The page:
Toxicity of aconite, monkshood

Aconite properties



Scientific noun: Aconitum napellus L.

Family: Buttercup family- Ranunculaceae

Habitat: High places of North Temperate Zone. Cultivated as ornamental plant in high and cold places.

Components: Alkaloids (Aconitine, benzoylamine, neopelline…)

Active parts: The whole plant, specially the roots and leaves


Medicinal uses of aconite

Remedies with monkshood: Used as medicinal plant in homemade preparations; internally, as analgesic, diuretic and regulator of heart beat (to treat hypotension)

External preparations with monkshood: externally it has been used as analgesic in rheumatic and articular problems.

Being so dangerous it must not be used in homemade remedies!!!

Aconite as a gardening plant

Aconitum napellus is also used to decorate gardens (More information)

Toxicity of aconitine

The toxicity of this plant is extreme. It has been reported to bring death to adults with doses of only 1 mg. in some cases, and, in most of the cases, with doses from 3 to 8 mg. In fact, it was used in the past to get rid off criminals.

Effects of acotine

It stimulates the nervous system at the beginning. Later, it produces a depression of this system which may produce death.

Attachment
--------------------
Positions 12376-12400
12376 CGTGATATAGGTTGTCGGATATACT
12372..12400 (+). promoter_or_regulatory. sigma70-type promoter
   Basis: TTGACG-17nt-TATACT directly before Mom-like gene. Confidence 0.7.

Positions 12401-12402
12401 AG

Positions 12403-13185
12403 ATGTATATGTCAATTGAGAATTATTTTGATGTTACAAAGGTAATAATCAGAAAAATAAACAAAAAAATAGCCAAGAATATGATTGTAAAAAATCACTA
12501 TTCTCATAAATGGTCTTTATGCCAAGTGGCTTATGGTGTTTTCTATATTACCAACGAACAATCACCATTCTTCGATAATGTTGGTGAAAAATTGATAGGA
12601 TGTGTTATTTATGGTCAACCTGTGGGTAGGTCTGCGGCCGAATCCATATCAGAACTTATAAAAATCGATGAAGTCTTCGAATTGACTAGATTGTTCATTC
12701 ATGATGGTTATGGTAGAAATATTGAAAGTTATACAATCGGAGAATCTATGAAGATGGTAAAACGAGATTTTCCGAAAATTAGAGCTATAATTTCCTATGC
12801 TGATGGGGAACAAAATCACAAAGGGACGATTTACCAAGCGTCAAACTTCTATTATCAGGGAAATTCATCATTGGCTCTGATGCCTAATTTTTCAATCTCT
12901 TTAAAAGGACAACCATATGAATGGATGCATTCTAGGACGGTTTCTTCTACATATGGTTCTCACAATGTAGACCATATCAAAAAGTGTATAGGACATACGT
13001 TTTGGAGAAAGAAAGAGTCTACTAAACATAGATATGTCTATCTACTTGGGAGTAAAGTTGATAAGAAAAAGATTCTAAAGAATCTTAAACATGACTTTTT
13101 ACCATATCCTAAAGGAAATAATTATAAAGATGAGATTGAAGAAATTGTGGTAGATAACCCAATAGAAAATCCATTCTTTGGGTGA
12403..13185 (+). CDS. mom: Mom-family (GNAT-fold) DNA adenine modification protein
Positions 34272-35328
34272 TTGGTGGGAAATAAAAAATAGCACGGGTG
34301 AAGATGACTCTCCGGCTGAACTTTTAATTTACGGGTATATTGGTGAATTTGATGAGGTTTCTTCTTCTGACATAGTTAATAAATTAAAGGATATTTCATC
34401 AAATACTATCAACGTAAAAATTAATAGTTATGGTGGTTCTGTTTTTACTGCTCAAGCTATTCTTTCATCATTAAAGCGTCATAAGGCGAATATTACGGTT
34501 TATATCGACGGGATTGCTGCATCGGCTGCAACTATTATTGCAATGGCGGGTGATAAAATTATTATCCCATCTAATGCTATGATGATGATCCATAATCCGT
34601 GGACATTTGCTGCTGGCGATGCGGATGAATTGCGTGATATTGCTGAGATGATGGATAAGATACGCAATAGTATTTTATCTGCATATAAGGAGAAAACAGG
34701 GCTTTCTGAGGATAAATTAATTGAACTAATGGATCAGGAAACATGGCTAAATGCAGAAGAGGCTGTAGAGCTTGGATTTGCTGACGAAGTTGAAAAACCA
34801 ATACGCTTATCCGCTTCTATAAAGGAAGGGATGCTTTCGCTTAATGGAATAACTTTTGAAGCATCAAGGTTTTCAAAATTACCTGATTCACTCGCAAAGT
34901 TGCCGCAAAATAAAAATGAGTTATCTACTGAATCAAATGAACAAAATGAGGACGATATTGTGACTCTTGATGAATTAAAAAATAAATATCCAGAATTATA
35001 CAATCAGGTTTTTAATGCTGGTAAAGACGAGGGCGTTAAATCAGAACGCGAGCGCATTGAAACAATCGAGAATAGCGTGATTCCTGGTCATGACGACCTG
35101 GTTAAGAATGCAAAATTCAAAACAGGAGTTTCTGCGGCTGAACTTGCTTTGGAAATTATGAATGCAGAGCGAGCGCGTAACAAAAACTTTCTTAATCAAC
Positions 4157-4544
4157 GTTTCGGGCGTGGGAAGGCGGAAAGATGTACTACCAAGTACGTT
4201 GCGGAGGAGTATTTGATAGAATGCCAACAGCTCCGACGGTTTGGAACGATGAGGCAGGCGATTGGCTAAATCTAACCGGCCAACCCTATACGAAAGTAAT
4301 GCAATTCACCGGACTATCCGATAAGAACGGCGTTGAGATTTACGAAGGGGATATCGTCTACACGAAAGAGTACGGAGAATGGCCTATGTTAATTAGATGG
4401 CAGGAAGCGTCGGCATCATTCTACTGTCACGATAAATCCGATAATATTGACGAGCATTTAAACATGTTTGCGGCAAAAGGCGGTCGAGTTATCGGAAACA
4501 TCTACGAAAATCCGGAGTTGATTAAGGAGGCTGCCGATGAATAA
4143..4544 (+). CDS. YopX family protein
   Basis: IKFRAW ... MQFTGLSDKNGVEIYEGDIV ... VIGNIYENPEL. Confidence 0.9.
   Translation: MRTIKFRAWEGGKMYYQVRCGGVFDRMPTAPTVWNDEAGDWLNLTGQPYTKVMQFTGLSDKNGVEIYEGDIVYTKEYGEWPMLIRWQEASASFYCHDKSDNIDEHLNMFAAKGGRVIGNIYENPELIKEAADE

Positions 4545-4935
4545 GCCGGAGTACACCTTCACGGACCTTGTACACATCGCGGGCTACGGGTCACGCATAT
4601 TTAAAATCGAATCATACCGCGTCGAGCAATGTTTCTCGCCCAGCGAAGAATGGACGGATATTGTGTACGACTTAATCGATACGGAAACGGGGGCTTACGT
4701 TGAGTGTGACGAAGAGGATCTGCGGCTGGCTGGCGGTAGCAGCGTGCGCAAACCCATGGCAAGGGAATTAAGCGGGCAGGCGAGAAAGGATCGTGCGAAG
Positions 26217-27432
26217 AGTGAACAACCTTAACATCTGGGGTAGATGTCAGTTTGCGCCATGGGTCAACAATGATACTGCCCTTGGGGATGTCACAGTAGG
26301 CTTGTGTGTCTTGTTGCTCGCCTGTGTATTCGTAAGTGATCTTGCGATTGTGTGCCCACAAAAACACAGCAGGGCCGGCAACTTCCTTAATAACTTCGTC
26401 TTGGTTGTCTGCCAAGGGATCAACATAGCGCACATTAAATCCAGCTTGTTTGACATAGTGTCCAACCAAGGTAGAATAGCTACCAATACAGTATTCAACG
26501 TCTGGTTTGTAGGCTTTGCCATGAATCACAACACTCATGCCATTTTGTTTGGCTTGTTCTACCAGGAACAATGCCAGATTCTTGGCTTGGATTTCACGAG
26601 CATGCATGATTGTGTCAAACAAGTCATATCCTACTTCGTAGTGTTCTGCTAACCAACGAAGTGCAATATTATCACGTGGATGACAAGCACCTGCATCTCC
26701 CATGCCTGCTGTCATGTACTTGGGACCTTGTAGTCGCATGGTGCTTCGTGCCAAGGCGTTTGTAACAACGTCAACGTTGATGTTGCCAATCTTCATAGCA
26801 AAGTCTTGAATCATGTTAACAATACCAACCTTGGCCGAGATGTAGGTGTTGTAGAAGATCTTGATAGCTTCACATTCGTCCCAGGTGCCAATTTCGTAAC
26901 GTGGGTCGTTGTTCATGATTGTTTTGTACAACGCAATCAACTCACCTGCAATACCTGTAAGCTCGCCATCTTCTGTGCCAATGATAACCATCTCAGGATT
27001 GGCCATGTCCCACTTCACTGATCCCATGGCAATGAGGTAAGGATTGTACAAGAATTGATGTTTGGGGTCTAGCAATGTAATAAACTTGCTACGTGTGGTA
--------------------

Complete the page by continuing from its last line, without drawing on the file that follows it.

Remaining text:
Drawing 1

Aconitum napellus L.

Symptoms of aconite poisoning

The main consequences of ingesting aconite are:

  • Tingling sensation in the mouth and tongue
  • Facial stiffness
  • High salivation
  • Vomiting
  • Difficulty in swallowing
  • Blurry vision
  • Arrhythmia
  • Heavy breathing
  • Convulsions and death.

Treatment: Gastric lavage, artificial respiration.

punto rojo More information about plants.

This article was endorsed by Montserrat Enrich - Journalist specializing in edible wild plants and plant uses.
Written by Editorial Botanical-online team in charge of content writing

14 March, 2021

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